Hey guys, Parthasarathi again. You might remember that a couple of months ago (or perhaps some time last year; it’s been so long since I’ve posted on this forum), I posted a thread about the lifestyle of people living on a hypothetical seastead, and since then I’ve been branching out and thinking of new stuff. This is one of those ideas. Recall that a couple of months ago, an Indian couple with their two children made headlines for making a road trip across the world. Since seasteads are meant to colonize the seas, it would be pretty awesome if we could use them to link the world. No, I’m not talking about an entire world of seasteads; rather, I’m talking about a network of seasteads that can be accessed from coastal areas of different parts of the world. And while we’re at it, let’s take a green approach to things. It would be not only impractical, but also highly irresponsible to build roads for cars or other motor vehicles that use fuels such as petrol or diesel on dwellings on the sea, as recent major oil spills have demonstrated. However, for vehicles such as electric rickshaws, or more prudently bicycles, would be perfectly suited for such a network. To demonstrate, here is a map of the world without the seastead network:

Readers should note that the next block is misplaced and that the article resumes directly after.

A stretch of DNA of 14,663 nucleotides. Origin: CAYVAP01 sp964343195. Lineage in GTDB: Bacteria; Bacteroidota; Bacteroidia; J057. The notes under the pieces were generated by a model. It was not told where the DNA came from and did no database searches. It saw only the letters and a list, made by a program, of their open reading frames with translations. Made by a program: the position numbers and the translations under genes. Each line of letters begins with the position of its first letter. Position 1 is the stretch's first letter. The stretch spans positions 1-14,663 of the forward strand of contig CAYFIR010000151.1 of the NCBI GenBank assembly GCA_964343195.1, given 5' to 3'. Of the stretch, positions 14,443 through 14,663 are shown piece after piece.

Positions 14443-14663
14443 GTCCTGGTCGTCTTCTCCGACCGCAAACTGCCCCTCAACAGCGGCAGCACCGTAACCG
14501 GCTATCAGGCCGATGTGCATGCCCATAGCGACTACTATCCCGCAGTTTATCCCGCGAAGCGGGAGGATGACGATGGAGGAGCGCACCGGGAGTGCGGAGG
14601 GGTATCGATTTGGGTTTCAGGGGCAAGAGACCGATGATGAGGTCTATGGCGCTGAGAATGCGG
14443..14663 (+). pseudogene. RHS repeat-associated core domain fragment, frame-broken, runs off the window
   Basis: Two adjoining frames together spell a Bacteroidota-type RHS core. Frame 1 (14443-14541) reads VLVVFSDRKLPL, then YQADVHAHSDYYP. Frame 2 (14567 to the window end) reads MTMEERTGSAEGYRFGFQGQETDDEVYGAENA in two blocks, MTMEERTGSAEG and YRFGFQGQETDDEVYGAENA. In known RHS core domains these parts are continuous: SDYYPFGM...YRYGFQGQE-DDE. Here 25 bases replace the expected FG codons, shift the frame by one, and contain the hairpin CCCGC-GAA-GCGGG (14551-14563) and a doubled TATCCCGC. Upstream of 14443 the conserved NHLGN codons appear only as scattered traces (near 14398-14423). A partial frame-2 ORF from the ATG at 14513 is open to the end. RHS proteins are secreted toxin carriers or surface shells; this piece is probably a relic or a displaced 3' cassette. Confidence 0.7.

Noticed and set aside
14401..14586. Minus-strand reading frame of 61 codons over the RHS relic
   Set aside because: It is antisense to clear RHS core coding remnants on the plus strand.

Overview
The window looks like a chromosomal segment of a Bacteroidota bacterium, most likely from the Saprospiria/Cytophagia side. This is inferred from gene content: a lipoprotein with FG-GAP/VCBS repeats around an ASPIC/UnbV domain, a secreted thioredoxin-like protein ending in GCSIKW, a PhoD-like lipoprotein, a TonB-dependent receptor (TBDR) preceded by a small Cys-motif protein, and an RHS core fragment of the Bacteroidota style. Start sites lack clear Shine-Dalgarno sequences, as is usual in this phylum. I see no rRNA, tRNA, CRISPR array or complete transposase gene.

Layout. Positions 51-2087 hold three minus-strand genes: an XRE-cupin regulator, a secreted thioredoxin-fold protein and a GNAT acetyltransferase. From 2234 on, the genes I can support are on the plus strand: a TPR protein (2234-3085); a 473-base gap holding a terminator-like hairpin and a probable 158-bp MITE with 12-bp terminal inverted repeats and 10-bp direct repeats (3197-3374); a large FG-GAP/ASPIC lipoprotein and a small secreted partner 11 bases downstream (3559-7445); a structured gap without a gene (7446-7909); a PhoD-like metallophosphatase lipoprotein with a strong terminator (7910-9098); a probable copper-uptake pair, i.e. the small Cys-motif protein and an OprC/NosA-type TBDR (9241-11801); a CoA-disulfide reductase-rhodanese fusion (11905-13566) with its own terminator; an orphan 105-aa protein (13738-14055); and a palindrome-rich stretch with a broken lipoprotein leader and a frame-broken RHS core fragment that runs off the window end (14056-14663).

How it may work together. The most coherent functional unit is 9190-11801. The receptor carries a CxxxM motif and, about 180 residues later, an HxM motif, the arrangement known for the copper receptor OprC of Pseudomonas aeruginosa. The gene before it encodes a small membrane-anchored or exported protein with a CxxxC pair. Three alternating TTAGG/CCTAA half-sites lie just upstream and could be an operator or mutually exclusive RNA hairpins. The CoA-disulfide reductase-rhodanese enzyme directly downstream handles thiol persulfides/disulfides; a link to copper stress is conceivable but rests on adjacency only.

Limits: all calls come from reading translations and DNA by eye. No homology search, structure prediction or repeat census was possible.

And here is a modified map with the seastead network. Please note that individual seasteads have not been drawn to scale, and have, indeed, been drawn enlarged, because this image is very small indeed. Seasteads have been colour-coded. Red seasteads link to the final destination of Japan, green indicates that the final destination is Australia, pink leads to North Korea, orange is a gateway from India to Saudi Arabia and the United Arab Emirates, dark blue is the lone route from Turkey to Moldova, being a gateway to mainland Europe, cyan leads to Greenland and the Americas (including Puerto Rico and Canada), and yellow is for Australia to New Zealand. Although it would be aesthetically pleasing to any tourist, I haven’t been able to accomodate Antarctica in this map.
Of course, this is, at best, a schematic diagram. There might be additional seasteads, temporary settlements and ports. This map does not take into account factors such as border disputes, existing jurisdictions over international waters, travel time, traffic, or weather. However, this just might reduce the distance between different countries. The only potential problem I see here (leaving aside the factors I mentioned above) is that you would need a visa to visit countries outside of your continent, not to mention a rock-strong determination to complete the cycling journey over any terrain. So what do you think. Is it possible? Feasible? Much love.